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17th February 2017

U.S. solar installations grew by 95% in 2016

Annual solar PV installations in the U.S. nearly doubled last year – growing from 7,492 megawatts to 14,626 megawatts.

This new record-breaking figure is revealed by GTM Research and the Solar Energy Industries Association (SEIA) in advance of their upcoming U.S. Solar Market Insight report, due for release on 9th March.


exponential solar power growth usa 2016 2017


In addition, solar power set another record by achieving the greatest share of capacity additions for the first time ever in the U.S. It accounted for 39% of new installations among all energy types in 2016, ahead of natural gas (29%) and wind (26%). As shown on the graph below, this is almost a ten-fold improvement on its 2010 share of 4%.

“What these numbers tell you is that the solar industry is a force to be reckoned with,” said Abigail Hopper, SEIA’s president. “Solar's economically winning hand is generating strong growth across all market segments nationwide, leading to more than 260,000 Americans now employed in solar.”


exponential solar power growth usa 2016 2017


"In a banner year for U.S. solar, a record 22 states each added more than 100 megawatts," said Cory Honeyman, GTM Research's associate director of U.S. solar. "While U.S. solar grew across all segments, what stands out is the double-digit-gigawatt boom in utility-scale solar, primarily due to solar's cost-competitiveness with natural gas alternatives."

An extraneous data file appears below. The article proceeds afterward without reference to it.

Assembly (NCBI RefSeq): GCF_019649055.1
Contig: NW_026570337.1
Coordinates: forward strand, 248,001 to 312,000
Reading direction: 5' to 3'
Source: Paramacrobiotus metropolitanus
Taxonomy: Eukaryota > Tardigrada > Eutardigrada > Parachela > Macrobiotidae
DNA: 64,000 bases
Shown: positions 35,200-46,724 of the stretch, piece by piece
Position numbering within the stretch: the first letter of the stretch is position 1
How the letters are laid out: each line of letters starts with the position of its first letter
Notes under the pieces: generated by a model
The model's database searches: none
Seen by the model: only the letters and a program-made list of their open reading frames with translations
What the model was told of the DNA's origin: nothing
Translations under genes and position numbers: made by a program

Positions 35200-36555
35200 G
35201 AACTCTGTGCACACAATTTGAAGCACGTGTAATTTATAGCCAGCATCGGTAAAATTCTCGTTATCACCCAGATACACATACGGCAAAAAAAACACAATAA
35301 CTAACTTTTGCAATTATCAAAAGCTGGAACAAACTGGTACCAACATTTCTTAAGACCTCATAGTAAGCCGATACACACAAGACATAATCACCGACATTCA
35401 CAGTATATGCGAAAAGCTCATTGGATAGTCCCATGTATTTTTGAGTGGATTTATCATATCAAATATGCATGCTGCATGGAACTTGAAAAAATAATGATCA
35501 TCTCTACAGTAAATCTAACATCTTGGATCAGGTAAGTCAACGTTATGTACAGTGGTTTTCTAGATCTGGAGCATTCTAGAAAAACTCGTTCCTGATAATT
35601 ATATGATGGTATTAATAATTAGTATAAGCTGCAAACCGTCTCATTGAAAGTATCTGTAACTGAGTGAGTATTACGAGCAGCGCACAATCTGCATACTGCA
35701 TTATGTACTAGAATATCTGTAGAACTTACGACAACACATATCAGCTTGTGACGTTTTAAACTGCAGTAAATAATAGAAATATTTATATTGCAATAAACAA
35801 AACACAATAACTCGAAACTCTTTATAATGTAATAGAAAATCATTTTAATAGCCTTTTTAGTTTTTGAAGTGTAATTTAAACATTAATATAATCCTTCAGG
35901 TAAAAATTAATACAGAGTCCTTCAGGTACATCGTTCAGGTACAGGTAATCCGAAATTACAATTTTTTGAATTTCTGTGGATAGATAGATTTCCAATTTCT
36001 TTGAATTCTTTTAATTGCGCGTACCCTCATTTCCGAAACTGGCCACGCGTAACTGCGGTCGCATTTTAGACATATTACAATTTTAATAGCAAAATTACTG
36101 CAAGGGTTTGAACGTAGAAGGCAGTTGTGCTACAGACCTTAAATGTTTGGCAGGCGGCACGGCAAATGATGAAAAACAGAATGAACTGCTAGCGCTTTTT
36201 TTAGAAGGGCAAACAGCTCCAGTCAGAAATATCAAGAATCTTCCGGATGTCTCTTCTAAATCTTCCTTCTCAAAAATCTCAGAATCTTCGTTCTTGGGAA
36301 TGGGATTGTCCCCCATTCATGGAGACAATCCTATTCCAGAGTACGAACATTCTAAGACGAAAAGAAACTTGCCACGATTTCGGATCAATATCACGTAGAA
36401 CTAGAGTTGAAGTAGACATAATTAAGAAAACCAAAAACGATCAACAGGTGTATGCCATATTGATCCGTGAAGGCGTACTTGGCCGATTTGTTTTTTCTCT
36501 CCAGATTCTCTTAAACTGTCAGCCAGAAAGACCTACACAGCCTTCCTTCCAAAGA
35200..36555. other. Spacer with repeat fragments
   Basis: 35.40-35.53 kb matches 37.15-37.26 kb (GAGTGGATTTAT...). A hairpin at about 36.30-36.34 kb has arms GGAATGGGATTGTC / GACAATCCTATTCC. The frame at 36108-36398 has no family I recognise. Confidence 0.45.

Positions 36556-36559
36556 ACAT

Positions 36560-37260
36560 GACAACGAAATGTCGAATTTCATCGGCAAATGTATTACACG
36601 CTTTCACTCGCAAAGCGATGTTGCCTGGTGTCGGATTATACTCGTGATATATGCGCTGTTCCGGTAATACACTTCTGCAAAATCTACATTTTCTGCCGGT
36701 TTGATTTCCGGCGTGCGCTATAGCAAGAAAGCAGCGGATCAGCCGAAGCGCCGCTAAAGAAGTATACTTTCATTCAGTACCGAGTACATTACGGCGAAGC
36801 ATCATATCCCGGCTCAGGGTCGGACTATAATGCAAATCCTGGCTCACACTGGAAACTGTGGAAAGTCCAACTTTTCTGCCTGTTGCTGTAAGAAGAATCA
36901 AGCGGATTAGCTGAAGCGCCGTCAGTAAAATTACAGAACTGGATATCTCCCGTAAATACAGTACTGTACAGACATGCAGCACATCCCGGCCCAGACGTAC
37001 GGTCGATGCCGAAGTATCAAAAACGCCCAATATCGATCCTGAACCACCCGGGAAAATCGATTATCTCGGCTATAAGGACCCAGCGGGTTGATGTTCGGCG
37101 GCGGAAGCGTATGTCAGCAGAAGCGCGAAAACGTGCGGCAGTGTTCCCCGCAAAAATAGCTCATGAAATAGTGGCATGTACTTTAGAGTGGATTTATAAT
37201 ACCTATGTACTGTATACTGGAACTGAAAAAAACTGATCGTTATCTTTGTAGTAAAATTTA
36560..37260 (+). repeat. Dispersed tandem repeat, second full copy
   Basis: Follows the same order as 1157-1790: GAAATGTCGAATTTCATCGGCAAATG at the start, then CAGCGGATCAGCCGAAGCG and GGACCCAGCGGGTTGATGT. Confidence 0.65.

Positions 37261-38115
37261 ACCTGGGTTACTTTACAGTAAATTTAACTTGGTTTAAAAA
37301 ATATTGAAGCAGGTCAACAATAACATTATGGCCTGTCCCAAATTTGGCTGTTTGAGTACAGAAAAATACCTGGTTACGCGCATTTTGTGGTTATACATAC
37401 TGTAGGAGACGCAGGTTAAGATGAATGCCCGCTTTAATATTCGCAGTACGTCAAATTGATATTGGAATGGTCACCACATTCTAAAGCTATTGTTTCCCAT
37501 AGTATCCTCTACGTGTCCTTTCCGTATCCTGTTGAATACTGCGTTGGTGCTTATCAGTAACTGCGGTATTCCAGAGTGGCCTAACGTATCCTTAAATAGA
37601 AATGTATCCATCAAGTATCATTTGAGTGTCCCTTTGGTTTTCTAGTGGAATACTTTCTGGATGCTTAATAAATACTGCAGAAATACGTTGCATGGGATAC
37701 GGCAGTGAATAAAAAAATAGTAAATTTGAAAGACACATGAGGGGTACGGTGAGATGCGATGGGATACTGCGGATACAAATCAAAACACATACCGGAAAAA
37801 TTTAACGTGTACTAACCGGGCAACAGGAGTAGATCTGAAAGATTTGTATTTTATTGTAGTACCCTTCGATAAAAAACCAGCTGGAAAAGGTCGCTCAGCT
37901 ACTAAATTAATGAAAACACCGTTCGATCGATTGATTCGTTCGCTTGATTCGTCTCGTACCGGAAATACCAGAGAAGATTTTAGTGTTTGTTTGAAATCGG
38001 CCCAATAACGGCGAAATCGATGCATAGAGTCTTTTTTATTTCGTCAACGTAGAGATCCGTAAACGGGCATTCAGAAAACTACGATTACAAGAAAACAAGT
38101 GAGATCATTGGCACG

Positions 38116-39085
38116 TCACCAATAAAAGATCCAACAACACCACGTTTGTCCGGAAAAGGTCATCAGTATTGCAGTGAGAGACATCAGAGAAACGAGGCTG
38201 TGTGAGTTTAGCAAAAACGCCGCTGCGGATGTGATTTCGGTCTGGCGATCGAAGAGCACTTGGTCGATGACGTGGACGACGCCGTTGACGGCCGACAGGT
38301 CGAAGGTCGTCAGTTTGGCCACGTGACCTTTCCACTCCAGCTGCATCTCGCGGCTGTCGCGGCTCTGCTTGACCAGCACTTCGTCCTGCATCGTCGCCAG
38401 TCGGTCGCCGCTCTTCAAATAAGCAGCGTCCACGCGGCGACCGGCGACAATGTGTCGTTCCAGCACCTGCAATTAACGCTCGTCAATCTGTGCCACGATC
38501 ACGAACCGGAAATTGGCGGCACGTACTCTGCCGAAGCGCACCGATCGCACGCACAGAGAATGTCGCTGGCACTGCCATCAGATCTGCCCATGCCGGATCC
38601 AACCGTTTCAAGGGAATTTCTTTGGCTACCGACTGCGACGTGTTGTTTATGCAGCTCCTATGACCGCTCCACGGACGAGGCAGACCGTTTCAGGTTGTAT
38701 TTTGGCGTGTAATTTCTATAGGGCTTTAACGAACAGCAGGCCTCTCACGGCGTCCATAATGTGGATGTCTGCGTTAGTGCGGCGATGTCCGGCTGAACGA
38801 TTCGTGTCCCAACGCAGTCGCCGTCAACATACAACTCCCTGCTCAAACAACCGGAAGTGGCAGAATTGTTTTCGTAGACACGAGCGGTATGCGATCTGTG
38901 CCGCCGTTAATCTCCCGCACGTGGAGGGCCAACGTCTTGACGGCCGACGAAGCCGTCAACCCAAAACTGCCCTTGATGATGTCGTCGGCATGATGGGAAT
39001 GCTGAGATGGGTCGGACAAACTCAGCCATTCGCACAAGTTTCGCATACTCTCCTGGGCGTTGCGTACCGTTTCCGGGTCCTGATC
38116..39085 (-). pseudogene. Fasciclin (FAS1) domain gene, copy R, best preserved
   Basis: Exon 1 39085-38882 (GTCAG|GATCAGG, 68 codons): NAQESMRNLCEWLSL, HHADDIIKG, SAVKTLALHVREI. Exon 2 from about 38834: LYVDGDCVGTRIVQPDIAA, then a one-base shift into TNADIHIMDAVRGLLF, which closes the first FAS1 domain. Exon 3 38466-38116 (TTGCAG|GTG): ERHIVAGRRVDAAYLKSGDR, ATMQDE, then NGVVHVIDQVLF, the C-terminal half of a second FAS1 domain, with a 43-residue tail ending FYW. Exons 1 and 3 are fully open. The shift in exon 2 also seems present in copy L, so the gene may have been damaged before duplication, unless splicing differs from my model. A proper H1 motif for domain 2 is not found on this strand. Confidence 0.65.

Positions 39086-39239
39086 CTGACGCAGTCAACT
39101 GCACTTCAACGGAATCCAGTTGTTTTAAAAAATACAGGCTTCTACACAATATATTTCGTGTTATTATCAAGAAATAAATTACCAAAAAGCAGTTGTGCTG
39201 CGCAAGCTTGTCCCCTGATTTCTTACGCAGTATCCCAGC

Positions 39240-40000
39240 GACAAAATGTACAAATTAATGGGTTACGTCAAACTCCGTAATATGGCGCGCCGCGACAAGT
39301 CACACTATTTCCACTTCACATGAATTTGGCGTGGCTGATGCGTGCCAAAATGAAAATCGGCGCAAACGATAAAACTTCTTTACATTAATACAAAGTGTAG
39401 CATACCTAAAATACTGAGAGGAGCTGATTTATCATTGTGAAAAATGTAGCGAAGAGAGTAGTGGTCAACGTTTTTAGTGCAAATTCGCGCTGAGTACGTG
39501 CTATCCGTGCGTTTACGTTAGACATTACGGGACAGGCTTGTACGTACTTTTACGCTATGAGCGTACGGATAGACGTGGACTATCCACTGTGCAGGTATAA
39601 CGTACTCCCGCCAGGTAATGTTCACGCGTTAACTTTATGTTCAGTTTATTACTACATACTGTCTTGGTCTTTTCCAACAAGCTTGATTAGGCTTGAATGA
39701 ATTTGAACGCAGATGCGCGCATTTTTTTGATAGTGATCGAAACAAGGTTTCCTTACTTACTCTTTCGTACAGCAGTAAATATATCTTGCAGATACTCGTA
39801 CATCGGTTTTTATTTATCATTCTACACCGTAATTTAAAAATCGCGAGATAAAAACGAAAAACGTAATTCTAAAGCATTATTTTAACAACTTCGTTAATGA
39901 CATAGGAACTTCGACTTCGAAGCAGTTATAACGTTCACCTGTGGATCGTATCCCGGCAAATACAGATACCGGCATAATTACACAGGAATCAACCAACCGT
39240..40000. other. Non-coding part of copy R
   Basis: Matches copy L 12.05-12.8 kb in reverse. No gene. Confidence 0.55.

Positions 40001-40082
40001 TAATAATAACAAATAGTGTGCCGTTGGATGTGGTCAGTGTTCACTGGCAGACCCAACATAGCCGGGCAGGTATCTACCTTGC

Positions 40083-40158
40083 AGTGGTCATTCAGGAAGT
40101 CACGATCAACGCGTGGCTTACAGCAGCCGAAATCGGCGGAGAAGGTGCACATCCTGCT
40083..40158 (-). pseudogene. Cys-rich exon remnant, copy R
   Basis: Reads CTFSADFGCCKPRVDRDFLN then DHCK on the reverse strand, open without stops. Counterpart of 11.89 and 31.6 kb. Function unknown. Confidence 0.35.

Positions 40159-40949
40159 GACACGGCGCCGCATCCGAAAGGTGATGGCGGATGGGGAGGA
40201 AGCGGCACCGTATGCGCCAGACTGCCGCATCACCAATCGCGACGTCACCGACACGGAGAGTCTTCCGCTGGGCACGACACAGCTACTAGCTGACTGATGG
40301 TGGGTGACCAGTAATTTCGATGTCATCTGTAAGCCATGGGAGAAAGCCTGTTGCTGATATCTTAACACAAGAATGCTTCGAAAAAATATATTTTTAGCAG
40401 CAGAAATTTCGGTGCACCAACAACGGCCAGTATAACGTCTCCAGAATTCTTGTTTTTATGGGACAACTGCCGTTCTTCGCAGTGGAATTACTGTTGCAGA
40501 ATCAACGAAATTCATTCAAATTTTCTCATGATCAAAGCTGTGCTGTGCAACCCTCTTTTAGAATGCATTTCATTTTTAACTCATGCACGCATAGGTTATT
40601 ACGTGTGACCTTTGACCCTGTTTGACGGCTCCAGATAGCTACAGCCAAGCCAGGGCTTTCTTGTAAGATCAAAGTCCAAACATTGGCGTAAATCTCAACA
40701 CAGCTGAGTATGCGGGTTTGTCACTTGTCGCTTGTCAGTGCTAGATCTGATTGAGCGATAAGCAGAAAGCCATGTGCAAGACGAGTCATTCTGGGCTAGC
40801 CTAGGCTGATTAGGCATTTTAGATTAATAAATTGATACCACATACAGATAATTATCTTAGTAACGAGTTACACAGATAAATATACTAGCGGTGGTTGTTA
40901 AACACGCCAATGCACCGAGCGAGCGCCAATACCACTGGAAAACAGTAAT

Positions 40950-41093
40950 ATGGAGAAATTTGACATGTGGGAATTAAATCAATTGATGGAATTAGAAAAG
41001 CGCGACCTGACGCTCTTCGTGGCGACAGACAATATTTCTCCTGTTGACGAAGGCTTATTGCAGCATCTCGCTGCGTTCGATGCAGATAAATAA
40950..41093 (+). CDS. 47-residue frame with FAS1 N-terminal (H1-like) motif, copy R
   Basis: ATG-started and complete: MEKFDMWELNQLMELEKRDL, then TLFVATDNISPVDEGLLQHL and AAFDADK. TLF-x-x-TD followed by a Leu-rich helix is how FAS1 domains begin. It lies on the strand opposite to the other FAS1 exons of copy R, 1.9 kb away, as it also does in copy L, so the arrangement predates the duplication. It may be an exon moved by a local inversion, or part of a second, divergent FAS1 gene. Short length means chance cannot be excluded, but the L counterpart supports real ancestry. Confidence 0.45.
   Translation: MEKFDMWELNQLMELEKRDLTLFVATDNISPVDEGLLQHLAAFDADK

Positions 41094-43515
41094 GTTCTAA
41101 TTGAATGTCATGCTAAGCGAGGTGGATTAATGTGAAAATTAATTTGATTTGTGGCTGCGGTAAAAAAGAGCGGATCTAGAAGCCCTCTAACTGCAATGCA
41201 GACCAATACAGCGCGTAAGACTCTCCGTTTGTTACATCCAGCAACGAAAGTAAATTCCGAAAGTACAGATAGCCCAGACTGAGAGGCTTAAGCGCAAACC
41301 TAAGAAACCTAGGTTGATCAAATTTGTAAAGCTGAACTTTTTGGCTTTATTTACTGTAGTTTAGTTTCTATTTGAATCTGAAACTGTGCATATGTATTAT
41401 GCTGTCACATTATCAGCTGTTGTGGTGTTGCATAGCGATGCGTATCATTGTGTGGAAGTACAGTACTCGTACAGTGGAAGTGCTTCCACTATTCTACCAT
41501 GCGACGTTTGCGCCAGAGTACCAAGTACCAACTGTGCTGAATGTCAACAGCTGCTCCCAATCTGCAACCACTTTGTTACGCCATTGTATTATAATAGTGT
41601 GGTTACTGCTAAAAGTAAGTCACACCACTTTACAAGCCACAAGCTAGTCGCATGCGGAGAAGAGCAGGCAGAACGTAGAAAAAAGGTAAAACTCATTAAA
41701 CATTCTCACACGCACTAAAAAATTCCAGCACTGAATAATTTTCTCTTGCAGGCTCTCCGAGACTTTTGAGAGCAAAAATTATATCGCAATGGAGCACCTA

The U.S. now has more than 1.3 million solar PV installations, with a cumulative capacity of over 40 gigawatts.


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17th February 2017

Oxygen levels in the world's oceans have fallen 2% since the 1960s

A study published in the journal Nature finds that oxygen levels in the oceans have declined by 2% globally in the last 50 years, due to warming and stratification.


oxygen levels ocean falling 2 percent


Oxygen is an essential necessity of life on land. The same applies for almost all organisms in the ocean. However, the oxygen supply in the oceans is threatened by global warming in two ways: warmer surface waters take up less oxygen than colder waters. In addition, warmer water stabilises the stratification of the ocean. This weakens the circulation connecting the surface with the deep ocean and less oxygen is transported into the deep sea. Therefore, models predict a decrease in global oceanic oxygen inventory of the oceans due to global warming. The first global evaluation of millions of oxygen measurements seems to confirm this trend and points to first impacts of global change.

In the journal Nature this week, oceanographers from GEOMAR Helmholtz Centre for Ocean Research Kiel in Germany have published the most comprehensive ever study on global oxygen content in the world's oceans. It demonstrates that overall oxygen levels have dropped by more than 2% over the last 50 years. While 2% might not sound like much, the effects can be dramatic.